Comment author:omeganaut
09 May 2011 12:32:24AM
1 point
[-]

First of all, there is a specific time in which you could evenly divide the period because there are only 60 seconds in a minute, which is divisible by three. Secondly, your article seems to say that we should use our anticipation wisely, which would seem to say that anticipating small things is pointless. However, anticipation is a very important part of human life experiences, and as such it is almost impossible to either use less of or create more of unless one is capable of fooling one's self into an erroneous belief. Last, by anticipating an outcome using rational thought to be able to equally anticipate all outcomes reduces the amount of emotional affect on anticipation, when emotion is a very important part of our motivation. Without having a favorite, you no longer care about the issue, and unless you are a practiced pundit, you will be unable to actually seem authentic on air without having your anticipation emotionally charged and correct.
If you see an error in my argument, please point it out, for this is my first post on these forums, and I'm still not used to thinking in your rational mindset.

Comment author:thomblake
11 May 2011 08:15:34PM
5 points
[-]

The point of the article was that the subject really does anticipate different market outcomes to different extents, and that uncertainty can be represented using probability. Thus the 100 minutes of preparation time could be divided up usefully by spending n minutes on each justification, where n is reached by multiplying the probability of the outcome by 100 minutes.

For example, if you believe that the stock has a 60% chance of going up, a 35% chance of going down, and a 4.99% chance of staying the same, then you could spend 60 minutes preparing explanations of why it went up, 35 minutes preparing explanations of why it went down, 4.99 minutes preparing explanations of why it stayed the same, and .01 minutes fretting that you've forgotten one of the things that stocks can do.

You're probably right about the emotional state of pundits, but that wasn't really relevant to the point of the story.

Comment author:Rixie
25 January 2013 02:19:19AM
1 point
[-]

It's about how if you slide the probability of, say, bond yeilds going up, to be more likely, that makes the probablity of bonds yeilds going down or staying the same less likely. We can't say, "I think that there is a 40% chance of bond yeilds going up, and a 70% chance of bond yeilds going down or staying the same."

## Comments (16)

OldFirst of all, there is a specific time in which you could evenly divide the period because there are only 60 seconds in a minute, which is divisible by three. Secondly, your article seems to say that we should use our anticipation wisely, which would seem to say that anticipating small things is pointless. However, anticipation is a very important part of human life experiences, and as such it is almost impossible to either use less of or create more of unless one is capable of fooling one's self into an erroneous belief. Last, by anticipating an outcome using rational thought to be able to equally anticipate all outcomes reduces the amount of emotional affect on anticipation, when emotion is a very important part of our motivation. Without having a favorite, you no longer care about the issue, and unless you are a practiced pundit, you will be unable to actually seem authentic on air without having your anticipation emotionally charged and correct.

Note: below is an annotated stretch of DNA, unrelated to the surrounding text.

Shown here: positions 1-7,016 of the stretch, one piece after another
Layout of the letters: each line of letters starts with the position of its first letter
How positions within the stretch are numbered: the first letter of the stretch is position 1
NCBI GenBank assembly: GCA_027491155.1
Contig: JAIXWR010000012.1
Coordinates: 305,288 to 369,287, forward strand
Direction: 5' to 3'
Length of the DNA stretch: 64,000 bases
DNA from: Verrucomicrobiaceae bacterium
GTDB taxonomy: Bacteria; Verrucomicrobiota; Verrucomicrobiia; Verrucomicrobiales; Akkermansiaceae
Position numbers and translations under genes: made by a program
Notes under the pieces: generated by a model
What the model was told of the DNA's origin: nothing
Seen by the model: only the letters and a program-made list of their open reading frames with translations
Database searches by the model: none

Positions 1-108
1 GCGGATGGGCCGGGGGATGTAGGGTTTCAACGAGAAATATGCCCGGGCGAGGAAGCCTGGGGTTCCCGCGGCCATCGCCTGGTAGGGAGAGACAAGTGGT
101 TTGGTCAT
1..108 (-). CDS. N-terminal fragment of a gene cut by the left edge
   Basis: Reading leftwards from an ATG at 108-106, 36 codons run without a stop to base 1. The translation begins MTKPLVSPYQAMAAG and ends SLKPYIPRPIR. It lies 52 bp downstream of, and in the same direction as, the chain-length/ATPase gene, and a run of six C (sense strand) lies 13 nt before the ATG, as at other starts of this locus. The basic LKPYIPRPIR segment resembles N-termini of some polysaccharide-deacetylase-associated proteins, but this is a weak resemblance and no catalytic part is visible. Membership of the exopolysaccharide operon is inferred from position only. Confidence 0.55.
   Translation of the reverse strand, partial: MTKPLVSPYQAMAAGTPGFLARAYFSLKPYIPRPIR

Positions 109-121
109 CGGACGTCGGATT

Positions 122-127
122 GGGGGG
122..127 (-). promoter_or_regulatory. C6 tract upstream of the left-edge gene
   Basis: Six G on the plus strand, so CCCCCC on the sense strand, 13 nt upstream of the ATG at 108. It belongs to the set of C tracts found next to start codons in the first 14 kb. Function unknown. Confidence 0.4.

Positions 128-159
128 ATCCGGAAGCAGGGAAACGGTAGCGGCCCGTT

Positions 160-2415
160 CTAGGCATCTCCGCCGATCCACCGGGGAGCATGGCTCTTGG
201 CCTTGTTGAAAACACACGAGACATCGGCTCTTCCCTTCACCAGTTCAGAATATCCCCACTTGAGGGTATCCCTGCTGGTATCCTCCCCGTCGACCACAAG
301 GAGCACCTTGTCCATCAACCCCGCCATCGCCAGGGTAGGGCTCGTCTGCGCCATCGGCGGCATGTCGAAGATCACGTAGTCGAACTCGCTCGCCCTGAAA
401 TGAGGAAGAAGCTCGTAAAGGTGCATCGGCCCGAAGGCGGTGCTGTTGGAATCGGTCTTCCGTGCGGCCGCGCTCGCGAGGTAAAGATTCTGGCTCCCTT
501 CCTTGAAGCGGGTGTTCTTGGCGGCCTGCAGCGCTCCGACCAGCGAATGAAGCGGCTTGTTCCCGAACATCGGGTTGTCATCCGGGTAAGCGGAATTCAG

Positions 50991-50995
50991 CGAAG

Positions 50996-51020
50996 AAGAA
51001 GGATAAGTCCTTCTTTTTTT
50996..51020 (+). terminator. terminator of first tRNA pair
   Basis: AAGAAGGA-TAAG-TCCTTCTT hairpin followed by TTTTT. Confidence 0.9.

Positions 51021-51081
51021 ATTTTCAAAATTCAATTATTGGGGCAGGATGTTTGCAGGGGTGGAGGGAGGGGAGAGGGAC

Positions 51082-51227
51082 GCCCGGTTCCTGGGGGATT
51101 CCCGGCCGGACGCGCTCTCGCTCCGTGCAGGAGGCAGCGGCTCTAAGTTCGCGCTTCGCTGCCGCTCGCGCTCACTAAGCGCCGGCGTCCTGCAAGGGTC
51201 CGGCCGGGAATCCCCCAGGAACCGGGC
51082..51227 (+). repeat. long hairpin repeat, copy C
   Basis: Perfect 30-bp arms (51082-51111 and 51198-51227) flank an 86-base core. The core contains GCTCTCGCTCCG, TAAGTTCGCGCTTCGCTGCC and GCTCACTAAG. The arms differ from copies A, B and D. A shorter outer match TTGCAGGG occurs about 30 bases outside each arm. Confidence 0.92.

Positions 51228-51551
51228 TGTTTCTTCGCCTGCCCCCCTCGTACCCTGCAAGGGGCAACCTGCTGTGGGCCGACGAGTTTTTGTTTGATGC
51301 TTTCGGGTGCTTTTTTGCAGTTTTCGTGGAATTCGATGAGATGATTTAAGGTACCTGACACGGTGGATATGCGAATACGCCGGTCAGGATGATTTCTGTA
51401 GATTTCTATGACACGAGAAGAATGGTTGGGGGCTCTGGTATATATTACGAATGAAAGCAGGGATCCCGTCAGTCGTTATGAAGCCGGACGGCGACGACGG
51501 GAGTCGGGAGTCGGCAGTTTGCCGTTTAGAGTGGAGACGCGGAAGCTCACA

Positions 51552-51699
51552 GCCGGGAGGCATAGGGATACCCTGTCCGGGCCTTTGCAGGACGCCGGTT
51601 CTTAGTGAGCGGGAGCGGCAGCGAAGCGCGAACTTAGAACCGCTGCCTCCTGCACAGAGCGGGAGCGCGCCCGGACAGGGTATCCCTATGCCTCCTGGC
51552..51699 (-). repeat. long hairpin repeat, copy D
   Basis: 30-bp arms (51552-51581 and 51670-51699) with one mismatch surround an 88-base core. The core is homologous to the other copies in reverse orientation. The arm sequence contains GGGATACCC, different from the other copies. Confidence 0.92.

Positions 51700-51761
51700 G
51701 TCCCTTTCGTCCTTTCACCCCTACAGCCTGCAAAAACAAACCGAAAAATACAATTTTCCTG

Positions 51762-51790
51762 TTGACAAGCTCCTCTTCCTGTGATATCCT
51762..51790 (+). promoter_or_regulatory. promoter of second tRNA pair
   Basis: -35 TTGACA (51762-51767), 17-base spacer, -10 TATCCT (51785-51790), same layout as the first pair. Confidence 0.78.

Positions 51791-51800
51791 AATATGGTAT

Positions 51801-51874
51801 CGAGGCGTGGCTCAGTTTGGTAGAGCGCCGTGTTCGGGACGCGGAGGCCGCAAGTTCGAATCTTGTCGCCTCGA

If you see an error in my argument, please point it out, for this is my first post on these forums, and I'm still not used to thinking in your rational mindset.

The point of the article was that the subject really does anticipate different market outcomes to different extents, and that uncertainty can be represented using probability. Thus the 100 minutes of preparation time could be divided up usefully by spending n minutes on each justification, where n is reached by multiplying the probability of the outcome by 100 minutes.

For example, if you believe that the stock has a 60% chance of going up, a 35% chance of going down, and a 4.99% chance of staying the same, then you could spend 60 minutes preparing explanations of why it went up, 35 minutes preparing explanations of why it went down, 4.99 minutes preparing explanations of why it stayed the same, and .01 minutes fretting that you've forgotten one of the things that stocks can do.

You're probably right about the emotional state of pundits, but that wasn't really relevant to the point of the story.

Welcome to Less Wrong! It might be worth checking out Bayes' Theorem.

*4 points [-]This solution is the Kelly strategy. It isn't generally optimal, but this makes it optimal in this case:

Nice - I'm not sure if I've encountered that strategy before.

It's about how if you slide the probability of, say, bond yeilds going up, to be more likely, that makes the probablity of bonds yeilds going down or staying the same less likely. We can't say, "I think that there is a 40% chance of bond yeilds going up, and a 70% chance of bond yeilds going down or staying the same."